Category Archives: Capital

How to Increase Funding for Public Schooling by ~10 Billion a Year

Facilities are very expensive, and all things being equal, spending less on facilities allows for more money to be spent on instruction.

This report found that in Chicago charters spend 46% less on facilities than does Chicago Public Schools.

I imagine this is a larger deferential than in most districts. And while I don’t I have time to do a full research review, in most jurisdictions I work in I deal with facility costs, and it’s generally the case that charters spend less per student than the district does.


Instead of 46%, let’s consider a lower end estimate of a 15% differential.

Here’s what we spend national on facilities, according to the NCES:

Screen Shot 2016-06-13 at 4.39.32 PM.png

So about ~1K for capital outlay and .37K for interest on debt (which I imagine has a facilities component to it) out of a total of 12.4K.

Let’s call roughly 10% of the per-pupil or 1.2K per student.

Reducing this cost by 15% would save us $180 dollars per student or a 1.5% decrease in total spending.

On an overall budget of $621 billion, we’d save about $9 billion a year.

Let me know if I got my math wrong….


These are all very rough estimates, and while they are fairly conservative, they could be wrong.

But it’s surely plausible that we could shift $10 billion a year from facilities costs to instructional costs by moving to an all charter school system.

Spent well, this could support tutoring, field trips, class size reductions – or whatever educators and families thought best.

To the extent you believe money matters in schooling, it’s worth considering how increasing charter school development can drive more money into educational experiences rather than overpriced buildings.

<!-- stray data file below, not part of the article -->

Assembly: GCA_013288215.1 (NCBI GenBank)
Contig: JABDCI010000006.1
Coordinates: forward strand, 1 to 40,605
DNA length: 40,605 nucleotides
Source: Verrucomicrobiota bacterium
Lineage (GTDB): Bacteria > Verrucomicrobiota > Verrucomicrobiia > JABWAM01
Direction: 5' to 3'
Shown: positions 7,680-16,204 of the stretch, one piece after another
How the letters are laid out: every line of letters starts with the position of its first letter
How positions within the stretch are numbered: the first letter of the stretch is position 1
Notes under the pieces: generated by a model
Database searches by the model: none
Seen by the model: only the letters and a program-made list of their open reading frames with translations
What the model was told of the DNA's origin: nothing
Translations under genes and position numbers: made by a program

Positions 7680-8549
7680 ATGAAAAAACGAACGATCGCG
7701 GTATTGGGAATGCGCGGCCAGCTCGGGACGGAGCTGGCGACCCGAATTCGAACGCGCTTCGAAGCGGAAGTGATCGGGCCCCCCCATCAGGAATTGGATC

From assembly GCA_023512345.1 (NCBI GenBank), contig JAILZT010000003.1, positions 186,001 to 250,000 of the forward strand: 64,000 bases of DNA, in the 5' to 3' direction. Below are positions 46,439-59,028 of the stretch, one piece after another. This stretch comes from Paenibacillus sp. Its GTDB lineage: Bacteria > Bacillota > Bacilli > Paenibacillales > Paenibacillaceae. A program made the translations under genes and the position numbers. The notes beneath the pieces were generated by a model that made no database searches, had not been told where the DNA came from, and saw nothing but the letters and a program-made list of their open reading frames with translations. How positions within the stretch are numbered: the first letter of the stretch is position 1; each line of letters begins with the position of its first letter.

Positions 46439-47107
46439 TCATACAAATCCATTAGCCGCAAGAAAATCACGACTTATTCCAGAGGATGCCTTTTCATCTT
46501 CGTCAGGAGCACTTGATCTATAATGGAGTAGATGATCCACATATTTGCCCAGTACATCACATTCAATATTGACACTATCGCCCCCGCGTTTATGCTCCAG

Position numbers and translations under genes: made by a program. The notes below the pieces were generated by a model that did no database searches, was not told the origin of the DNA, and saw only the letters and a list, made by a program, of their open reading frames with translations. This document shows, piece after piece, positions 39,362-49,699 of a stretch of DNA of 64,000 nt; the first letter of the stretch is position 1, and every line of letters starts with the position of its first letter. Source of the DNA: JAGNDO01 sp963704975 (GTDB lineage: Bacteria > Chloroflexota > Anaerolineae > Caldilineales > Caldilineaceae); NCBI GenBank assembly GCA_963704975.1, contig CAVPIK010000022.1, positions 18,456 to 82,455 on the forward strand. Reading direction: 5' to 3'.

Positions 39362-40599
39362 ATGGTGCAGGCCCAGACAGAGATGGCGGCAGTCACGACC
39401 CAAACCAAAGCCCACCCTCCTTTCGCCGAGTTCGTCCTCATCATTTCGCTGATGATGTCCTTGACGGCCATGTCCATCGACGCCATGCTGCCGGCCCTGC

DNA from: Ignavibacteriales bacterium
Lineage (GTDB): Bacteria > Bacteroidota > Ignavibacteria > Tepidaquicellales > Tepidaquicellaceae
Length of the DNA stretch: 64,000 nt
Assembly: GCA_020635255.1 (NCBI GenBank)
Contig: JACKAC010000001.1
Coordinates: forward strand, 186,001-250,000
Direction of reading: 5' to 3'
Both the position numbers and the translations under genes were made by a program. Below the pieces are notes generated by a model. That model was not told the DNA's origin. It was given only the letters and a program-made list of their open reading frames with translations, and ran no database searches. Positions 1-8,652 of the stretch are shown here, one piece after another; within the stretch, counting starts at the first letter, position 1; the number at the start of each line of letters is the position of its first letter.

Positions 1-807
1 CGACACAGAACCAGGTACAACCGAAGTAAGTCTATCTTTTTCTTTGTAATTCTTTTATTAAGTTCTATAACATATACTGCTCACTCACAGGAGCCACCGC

Diversity in Capital: The Importance of Governmental and Philanthropic Investing

infinite resource

I’m currently reading The Infinite Resource and The Entrepreneurial State.

Both are worth reading, and both cover the importance of diverse sources of capital.


In the Infinite Resource, Ramez Naam attributes the rise of the West, in part, to Europe’s decentralized governmental capital markets.

Christopher Columbus, for example, pitched his voyage to numerous governments before Spain made its investment.

Zheng He, the great admiral whose 300 ships explored Southeast Asia and the Middle East, had his ships burned in 1424. The Emperor of the Ming Dynasty declared that there was nothing to be learned from the outside world.

In Europe, an entrepreneur could pitch multiple governments. In China, there was only one ruler; if he rejected your request, there were no alternative sources of capital.


Norman Borlaug probably saved more lives than any other human ever to exist. His development of new strains of wheat most likely prevented massive famine. Without these new wheat strains, we would have risked entering Malthusian conditions in the 1970s, with population growth outstripping food.

Norman’s research was funded by the Mexican government and the Rockefeller Foundation.


The private market has clearly delivered immense good in the form of technological innovation.

But government and philanthropic capital are important for a few reasons:

1. Governments and philanthropists can make longer bets as they are not constrained by returning profits in the short-term.

2. Governments and philanthropists can invest in areas where profits will never be high despite the opportunity for social returns (in most cases because the target consumer is in poverty).

3. Governments and philanthropists create less fragility in capital availability. For numerous reasons, private markets can lock up or go haywire; having other sources of capital is sort of an insurance mechanism against market failures.


Unfortunately, government and philanthropy – because they are not subject to market discipline – can often be poor investors.

Over the past ten years, I’ve had the opportunity to work with great people in an effort to increase the efficacy and efficiency of governmental and philanthropic spending in education.

I feel like we’ve made a lot of progress; of course, there is still a long way to go.